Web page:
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Soybean yield response to dicamba exposure

Xtendimax drift
Figure 1: Xtendimax drift onto non dicamba-tolerant soybean. Photo: Liz Stahl.

Due to non-Xtend soybeans’ sensitivity to dicamba, injury symptoms aren’t reliable indicators of yield loss.

Slight dicamba injury doesn’t always result in significant yield loss, according to published research. However, yield losses from dicamba exposure can be dramatic.

The level of yield loss depends on several factors. These include:

  • Soybean growth stage at the time of exposure.

  • Exposure dose.

  • Growing conditions for the remainder of the growing season.

Soybean growth stage

Research suggests that if minor exposure occurs during early vegetative development, yield loss is less likely compared to when soybean has entered reproductive development.


Table 1 shows average yield and percent yield losses after University of Nebraska researchers applied 1/10 of the labeled Engenia rate at different soybean growth stages. 

Table 1: Losses of non-tolerant soybean exposed to dicamba. Source: University of Nebraska.

Growth stage at application Average yield Average yield loss
Check (no dicamba) 59 bushels per acre 0%
Early vegetative (V2) 24 bushels per acre 59%
Late vegetative/early flowering (V7/R1) 3 bushels per acre 95%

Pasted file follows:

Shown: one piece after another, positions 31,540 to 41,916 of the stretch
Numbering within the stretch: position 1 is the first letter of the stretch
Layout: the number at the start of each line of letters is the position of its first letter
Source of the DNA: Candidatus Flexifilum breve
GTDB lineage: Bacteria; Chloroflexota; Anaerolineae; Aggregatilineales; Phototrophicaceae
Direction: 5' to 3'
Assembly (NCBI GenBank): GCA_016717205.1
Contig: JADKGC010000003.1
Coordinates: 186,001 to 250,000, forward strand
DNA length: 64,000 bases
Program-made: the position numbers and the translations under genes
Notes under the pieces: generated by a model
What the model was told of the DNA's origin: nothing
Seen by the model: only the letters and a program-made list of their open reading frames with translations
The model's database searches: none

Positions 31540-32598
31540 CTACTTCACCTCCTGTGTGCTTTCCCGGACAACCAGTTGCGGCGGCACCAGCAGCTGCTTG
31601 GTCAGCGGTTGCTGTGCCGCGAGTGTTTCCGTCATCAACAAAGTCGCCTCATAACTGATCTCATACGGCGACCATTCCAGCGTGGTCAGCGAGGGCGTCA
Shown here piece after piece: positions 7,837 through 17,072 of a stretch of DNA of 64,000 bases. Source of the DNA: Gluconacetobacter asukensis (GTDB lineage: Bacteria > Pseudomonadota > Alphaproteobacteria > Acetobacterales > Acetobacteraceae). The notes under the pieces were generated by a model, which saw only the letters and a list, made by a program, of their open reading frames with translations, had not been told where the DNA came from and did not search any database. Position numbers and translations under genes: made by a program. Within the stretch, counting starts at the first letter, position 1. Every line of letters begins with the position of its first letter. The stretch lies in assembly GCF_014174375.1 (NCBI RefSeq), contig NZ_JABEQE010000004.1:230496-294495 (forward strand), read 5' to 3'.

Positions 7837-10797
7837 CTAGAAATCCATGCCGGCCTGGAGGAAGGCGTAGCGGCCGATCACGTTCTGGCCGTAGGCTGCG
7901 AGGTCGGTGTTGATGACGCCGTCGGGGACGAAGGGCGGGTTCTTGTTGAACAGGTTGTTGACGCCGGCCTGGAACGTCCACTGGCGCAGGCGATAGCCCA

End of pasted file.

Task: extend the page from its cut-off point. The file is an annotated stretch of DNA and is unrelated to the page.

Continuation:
Full flowering (R2) 19 bushels per acre 68%

Dicamba exposure dose

Similar to injury symptoms, the impact on yield increases with the level of dicamba exposure.

Research: Nebraska

Findings from the Nebraska study include:

  • Even very small concentrations of dicamba (1/1000 of the labeled rate) at V2 reduced yields by an average of three bushels per acre.

  • As the exposure increased to 1/10 of the labeled rate, yield losses approached 60 percent (Figure 2).

Percent yield loss
Figure 2: Percent yield loss of non-tolerant soybean at V2 to varying micro-rates of dicamba. Source: University of Nebraska.

Research: Purdue

Similar research at Purdue in 2009 and 2010 studied eight dicamba rates ranging from 1/10,000 to 1/25 of the labeled rate.

They found dicamba reduced yields of non-tolerant soybeans by 10 percent with exposures as low as 1/1064 to 1/510 of the labeled rate. Keep in mind, a 1/1000 rate is equivalent to 1/10 of one teaspoon per acre.

These studies looked at single exposures of dicamba at different rates and soybean growth stages. To date, no data describe yield effects on soybean exposed more than once.

Environmental effects

Drought conditions during reproductive growth stages can influence yield.

In the Purdue study, one of the site-years received only 2.75 inches of rain from July through September. The drought stress amplified dicamba exposure’s impact on yield. Even at an extremely low rate of 1/3333 of the labeled rate, yields were reduced by 10 percent.

Jeffrey Gunsolus, Extension weed scientist

Reviewed in 2021

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